Guys, that's why I need someone to help me do it. I can't do it alone and I need someone that knows what they're doing so I can know for sure how to proceed. I don't want to pay EDR or anyone else $40 when it'll have to be done again after I lower it or whatever I do. The bike is too damn tall and I'm sick of dropping it while trying to get on it. I just broke the kickstand and clutch handle 20 minutes ago because of that!

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Old 07-07-2012, 08:47 PM   #9
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Joined: Apr 2007
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I Ride: for OPRT with an '07 SXV550 (The Darkness) and a '13 ZX14R (Mjölnir). DGA sucks.
Why exactly are you lowering a sumo?

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Old 07-07-2012, 10:22 PM   #10
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Joined: Jun 2010
From: Hazel Dell, Wa

I Ride: 2000 Honda VFR800, 2008 Husqvarna TE-610
It's not a sumo.

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Old 07-07-2012, 11:00 PM   #11
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I Ride: for OPRT with an '07 SXV550 (The Darkness) and a '13 ZX14R (Mjölnir). DGA sucks.
“ Quote:
Originally Posted by Flyboymedic View Post
It's not a sumo.
Okay...

A.) It should be a supermoto. Get on that.
B.) Why are you lowering your dirt bike?

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Old 07-07-2012, 11:15 PM   #12
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From: Redmond, WA

I Ride: what others won't
Don't set your sag now. Set it after you lower the bike. No sense in doing it twice let alone paying for it twice. How do you plan on lowering it? Sending it to RDS to limit travel? Have you considered a Kouba link and then raising the front forks in the triple tree? Used one in my supermoto and it was tons cheaper than sending my shock out to get lowered. If you do use the Kouba, again - set the sag afterwards since you are changing the geometry.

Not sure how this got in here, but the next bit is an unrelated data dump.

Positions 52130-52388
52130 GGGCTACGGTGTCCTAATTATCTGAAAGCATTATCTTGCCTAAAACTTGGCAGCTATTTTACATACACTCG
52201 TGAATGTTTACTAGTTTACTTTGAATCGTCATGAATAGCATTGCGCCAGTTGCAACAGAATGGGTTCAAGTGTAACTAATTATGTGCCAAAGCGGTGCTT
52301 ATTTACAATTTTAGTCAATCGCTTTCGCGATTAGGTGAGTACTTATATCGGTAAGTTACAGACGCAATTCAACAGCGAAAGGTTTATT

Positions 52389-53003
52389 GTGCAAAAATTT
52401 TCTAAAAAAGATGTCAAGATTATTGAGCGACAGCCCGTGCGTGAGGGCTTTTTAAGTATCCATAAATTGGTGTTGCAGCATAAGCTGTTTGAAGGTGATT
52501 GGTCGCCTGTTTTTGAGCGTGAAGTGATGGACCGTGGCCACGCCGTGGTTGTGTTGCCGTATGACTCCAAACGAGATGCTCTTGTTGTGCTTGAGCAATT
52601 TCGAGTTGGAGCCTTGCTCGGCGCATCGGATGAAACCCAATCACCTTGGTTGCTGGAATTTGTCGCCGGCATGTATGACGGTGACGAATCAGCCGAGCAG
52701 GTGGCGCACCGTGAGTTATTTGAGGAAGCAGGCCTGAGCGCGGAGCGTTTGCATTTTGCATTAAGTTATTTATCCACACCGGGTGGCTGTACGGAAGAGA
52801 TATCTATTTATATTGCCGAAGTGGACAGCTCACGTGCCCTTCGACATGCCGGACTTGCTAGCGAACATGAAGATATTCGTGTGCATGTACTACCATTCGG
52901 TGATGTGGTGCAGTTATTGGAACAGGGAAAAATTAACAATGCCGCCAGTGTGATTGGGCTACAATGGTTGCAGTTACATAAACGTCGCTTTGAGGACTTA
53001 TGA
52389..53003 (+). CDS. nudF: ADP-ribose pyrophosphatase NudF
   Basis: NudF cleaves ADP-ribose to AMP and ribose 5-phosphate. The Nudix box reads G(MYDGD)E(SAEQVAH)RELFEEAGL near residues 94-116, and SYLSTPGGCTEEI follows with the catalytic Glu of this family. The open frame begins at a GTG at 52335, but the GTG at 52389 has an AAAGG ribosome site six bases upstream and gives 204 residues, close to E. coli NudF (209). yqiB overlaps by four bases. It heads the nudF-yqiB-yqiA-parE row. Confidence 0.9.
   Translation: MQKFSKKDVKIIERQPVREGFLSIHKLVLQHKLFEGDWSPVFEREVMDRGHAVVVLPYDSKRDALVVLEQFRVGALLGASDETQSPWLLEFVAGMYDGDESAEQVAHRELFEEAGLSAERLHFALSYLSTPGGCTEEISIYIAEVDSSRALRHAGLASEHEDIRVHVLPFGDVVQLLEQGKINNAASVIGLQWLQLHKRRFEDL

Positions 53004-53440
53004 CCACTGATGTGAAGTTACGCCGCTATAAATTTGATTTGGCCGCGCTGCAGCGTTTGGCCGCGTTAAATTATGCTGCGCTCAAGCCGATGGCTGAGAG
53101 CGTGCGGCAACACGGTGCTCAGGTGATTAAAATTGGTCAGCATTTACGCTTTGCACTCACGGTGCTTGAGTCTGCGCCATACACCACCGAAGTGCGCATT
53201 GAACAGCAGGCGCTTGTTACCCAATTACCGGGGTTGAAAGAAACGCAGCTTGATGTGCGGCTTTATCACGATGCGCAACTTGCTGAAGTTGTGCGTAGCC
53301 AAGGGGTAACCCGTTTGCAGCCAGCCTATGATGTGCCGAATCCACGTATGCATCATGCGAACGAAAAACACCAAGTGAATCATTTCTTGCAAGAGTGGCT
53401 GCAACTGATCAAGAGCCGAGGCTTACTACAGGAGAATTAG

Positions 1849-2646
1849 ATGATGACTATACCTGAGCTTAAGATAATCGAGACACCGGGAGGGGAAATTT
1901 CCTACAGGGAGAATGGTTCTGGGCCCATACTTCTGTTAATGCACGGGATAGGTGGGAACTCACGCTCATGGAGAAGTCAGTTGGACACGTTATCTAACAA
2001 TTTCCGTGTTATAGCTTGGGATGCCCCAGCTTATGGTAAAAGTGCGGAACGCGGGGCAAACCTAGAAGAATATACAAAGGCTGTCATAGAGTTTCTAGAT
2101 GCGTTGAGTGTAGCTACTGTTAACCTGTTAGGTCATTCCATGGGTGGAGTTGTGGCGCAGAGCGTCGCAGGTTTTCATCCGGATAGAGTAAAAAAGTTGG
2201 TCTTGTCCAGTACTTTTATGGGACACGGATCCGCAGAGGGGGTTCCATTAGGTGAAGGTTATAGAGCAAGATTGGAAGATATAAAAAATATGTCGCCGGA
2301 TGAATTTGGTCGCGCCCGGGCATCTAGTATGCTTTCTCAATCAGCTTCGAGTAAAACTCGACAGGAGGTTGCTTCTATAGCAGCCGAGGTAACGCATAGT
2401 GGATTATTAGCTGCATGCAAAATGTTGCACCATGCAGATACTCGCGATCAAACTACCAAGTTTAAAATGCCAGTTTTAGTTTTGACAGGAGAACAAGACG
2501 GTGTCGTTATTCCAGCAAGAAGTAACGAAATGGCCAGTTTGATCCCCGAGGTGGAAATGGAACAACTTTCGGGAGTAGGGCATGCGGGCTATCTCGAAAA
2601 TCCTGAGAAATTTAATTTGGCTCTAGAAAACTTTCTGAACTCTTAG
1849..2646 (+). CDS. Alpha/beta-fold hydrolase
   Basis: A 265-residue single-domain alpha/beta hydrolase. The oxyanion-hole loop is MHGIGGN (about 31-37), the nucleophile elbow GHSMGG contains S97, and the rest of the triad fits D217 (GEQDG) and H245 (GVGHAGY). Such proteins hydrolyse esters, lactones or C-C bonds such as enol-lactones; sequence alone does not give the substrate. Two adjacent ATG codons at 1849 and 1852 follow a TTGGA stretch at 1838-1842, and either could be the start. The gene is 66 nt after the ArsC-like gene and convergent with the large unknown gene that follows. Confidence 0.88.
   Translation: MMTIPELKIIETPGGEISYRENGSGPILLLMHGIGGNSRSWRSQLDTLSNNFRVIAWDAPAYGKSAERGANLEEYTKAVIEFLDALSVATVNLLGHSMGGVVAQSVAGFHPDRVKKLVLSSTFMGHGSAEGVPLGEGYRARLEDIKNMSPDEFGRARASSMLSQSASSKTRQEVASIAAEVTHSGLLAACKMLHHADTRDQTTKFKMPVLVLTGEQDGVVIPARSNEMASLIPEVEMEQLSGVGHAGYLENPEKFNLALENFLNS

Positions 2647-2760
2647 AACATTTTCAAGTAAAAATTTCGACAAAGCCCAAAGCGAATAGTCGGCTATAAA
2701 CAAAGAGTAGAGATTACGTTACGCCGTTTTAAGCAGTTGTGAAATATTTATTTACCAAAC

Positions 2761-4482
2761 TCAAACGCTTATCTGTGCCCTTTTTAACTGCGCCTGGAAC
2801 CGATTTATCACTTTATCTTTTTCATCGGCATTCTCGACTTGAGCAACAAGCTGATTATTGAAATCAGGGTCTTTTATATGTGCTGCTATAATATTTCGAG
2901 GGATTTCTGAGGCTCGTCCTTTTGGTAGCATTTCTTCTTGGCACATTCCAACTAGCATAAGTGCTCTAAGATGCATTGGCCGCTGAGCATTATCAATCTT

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Old 07-07-2012, 11:19 PM   #13
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Joined: Jun 2010
From: Hazel Dell, Wa

I Ride: 2000 Honda VFR800, 2008 Husqvarna TE-610
1) I ride it like a super-moto. Does that count?

2) Again, it's because it's too tall and I'm tippy-toeing it when I get on or stopped at a traffic light. I lost my balance and dumped the bike today because I don't even have the balls of my feet on the pavement. I think if the sag is adjusted to my weight and equipment and that doesn't lower it enough, I'm going to lower it through the shock rather than a lowering link.

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Old 07-07-2012, 11:21 PM   #14
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Joined: Jun 2010
From: Hazel Dell, Wa

I Ride: 2000 Honda VFR800, 2008 Husqvarna TE-610
Sigh.......

Why is it I keep having to explain things over and over again to those folks up near Seattle???

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Old 07-07-2012, 11:34 PM   #15
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Joined: Mar 2007
From: Redmond, WA

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“ Quote:
Originally Posted by Flyboymedic View Post
1) I ride it like a super-moto. Does that count?

2) Again, it's because it's too tall and I'm tippy-toeing it when I get on or stopped at a traffic light. I lost my balance and dumped the bike today because I don't even have the balls of my feet on the pavement. I think if the sag is adjusted to my weight and equipment and that doesn't lower it enough, I'm going to lower it through the shock rather than a lowering link.